Is it time for a Wound clasp?

Discussion in 'Current Affairs, News and Analysis' started by Bravo_Bravo, May 27, 2010.

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  1. Looking at the small Honour Guard my Company sent to Calais yesterday made me realise that of the six or so blokes who had deployed, three had been wounded in action to a degree severe enough to warrant casevac, and a fourth had been fragged. His sight was saved by the ballistic specs.

    Rightly, their service has been recognised by the award of the Afghanistan medal but I do wonder if recognition should be made of the blood price they have paid?

    This could take the form of an adornment to the Medal; some kind of wound stripe, or even something along the lines of the Purple Heart.

    The debate about the criteria can come later, but is it time ?
     
  2. No.
     
  3. The gift of brevity.

    Everything that is necessary, etc.
     
  4. Thought you guys had the gold wound stripe on the cuffs to show that?
     
  5. Well its not, actually.
     
  6. You need to consider the criteria first.

    As I see it there are two circumstances in which you become wounded:
    1. You do something brave in a hazardous environment.
    2. You're just unlucky. There's a sub-set to this, you could have been doing something silly.

    Criteria 1 will usually put you in line for a medal, so no additional adornment is needed.
    Criteria 2 doesn't really deserve an adornment.

    If you're after an additional embellishment, I'd suggest a ribbon without a medal for actions that don't quite meet the criteria for a medal - stuff that is recognised within the lower end of the CoC - together with a numbered clasp to reflect the number of times that you've done something that is above and beyond what is considered a normal duty, each clasp to be accompanied by a scroll produced at, say, Battalion or equivalent level (not necessarily your own). Call it the Commendation Ribbon. The relevant clasp could be ordered through JPA, substantiated by the scrolls received. And no, I'm not being facetious about this. I believe that there are a lot of people out there who would qualify and they deserve the right to be approached to recount their tales in the bar on Remembrance Day.
     
  7. This reminds me of a debate on here a while back regarding a UK Purple Heart. One of the US contributors said a mate of his has been wounded six times and had six Purple Hearts. One Brit wag replied that that showed the difference between the Brits an the Yanks. The Yanks award six medals wheras the Brits would send the guy for retraining.
     
  8. A wound medal rewards something that's outside your control. It's like awarding a doctor a medal because he caught a disease, or awarding a binman a medal because he fell off the back of his truck and badly injured his back.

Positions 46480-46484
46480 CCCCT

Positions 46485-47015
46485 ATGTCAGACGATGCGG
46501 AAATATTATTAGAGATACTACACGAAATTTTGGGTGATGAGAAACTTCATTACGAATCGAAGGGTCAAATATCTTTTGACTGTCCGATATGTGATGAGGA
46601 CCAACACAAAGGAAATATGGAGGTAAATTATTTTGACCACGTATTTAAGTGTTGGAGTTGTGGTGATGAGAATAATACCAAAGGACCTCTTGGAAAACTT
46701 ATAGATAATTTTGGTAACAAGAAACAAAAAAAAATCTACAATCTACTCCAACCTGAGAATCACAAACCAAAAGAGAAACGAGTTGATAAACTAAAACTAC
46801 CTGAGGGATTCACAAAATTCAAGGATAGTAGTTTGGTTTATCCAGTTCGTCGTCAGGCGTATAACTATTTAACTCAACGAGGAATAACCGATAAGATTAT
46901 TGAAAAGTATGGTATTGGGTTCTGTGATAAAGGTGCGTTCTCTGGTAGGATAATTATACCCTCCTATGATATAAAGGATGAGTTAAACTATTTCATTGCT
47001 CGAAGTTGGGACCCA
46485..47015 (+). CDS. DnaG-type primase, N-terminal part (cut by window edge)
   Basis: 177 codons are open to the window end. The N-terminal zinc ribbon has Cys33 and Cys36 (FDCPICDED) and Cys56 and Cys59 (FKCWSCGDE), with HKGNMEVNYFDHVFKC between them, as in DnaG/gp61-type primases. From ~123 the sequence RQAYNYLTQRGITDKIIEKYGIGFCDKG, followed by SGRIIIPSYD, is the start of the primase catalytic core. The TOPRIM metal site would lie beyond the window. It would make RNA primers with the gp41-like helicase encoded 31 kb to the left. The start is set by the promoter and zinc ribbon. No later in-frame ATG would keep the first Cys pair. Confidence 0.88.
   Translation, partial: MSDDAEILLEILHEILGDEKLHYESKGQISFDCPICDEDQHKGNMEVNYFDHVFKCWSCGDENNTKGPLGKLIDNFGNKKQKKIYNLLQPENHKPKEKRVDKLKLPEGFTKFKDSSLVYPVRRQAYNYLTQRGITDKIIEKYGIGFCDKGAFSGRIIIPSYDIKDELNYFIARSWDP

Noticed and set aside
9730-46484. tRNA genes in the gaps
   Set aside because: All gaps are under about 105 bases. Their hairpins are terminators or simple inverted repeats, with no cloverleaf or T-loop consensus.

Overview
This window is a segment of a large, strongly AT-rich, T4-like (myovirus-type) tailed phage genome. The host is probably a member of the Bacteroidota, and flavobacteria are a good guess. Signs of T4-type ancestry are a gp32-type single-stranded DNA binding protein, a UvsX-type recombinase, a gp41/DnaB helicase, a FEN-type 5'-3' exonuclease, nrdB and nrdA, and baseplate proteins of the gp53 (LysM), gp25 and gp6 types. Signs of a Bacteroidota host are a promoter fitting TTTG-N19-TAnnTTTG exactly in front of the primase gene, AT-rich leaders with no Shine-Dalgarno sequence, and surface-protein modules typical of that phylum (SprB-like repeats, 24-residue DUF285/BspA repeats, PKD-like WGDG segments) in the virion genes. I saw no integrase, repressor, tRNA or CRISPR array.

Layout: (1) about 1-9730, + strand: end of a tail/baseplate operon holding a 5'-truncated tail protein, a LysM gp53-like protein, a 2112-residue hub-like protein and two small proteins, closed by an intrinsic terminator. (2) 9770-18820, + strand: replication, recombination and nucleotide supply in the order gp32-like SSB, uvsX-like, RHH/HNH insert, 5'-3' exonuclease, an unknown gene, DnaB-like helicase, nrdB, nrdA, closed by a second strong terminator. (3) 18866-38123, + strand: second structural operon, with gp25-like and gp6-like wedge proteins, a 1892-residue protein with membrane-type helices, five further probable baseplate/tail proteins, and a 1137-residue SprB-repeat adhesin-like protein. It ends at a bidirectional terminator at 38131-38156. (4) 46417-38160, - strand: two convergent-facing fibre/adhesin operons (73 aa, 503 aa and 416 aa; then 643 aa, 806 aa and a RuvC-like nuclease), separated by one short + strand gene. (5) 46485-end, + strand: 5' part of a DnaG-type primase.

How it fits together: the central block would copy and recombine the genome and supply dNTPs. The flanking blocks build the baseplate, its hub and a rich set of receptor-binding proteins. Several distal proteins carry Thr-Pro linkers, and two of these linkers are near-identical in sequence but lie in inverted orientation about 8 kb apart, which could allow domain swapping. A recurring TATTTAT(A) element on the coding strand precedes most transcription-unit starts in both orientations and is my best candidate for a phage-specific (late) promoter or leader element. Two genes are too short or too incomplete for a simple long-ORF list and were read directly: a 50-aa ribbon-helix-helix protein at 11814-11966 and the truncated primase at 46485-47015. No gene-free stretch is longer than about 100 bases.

9. In these circumstances, it would be akin to awarding a medal to a victim of somebody else fucking up a risk assessment. But if the risk assessment said it was dodgy but necessary, then those involved must surely be entitled to something, wounded or not. Hence my idea for the Commendation Ribbon.
     
  10. http://www.1914-1918.net/woundstripe.html


    So I guess all those UK & Commonwealth wounded in WWI & II should have this removed from their records. and all surviving WWII Veterans should turn them back in?
     
  11. Gremlin

    Gremlin LE Good Egg (charities)

    Isn't that exactly what an MiD is?
     
  12. Doesn't a MiD have to be attached to a medal? And I'm looking for something that can be sanctioned at a lower level.
     
  13. Gremlin

    Gremlin LE Good Egg (charities)

    It's a cluster (Oak Leaves IIRC) displayed on the Campaign Medal ribbon, and was usually commended at Regt'l level.
     
  14. To give an idea, a patrol goes out in a fairly quiet environment - no Ribbon or medal. A member of the patrol gets shot by a sniper - no Ribbon or Medal. Aware that there's a sniper about, another member of the patrol rescues the wounded soldier - perhaps a medal, perhaps a MiD, but certainly a Ribbon.

    Or a patrol is required to go out in a known hostile environment. Pte Bloggs sticks his hand up every time, "Me, me, me!" End of tour, his effort is recognised by a Ribbon.

    Or IED or UXO is found, ATO waits alloted time, places charge and retires to a safe distance - no Ribbon or medal. If circumstances dictate that the waiting time has to be waived or the safety distance is reduced or the IED/UXO has to be dismantled, a Ribbon. And a clasp for each occasion.
     
  15. The MiD is still going strong. The oak leaf was bronze up to 1994 when it was changed to silver. The Canucks retained the bronze emblem.

    Simply put, the criteria is bravery whillst participating in active operations. That is, operations were a campaign medal may or may not be awarded. If a medal is not authorised, the oakleaf is worn on a dark blue ribbon and after any other campaign medals.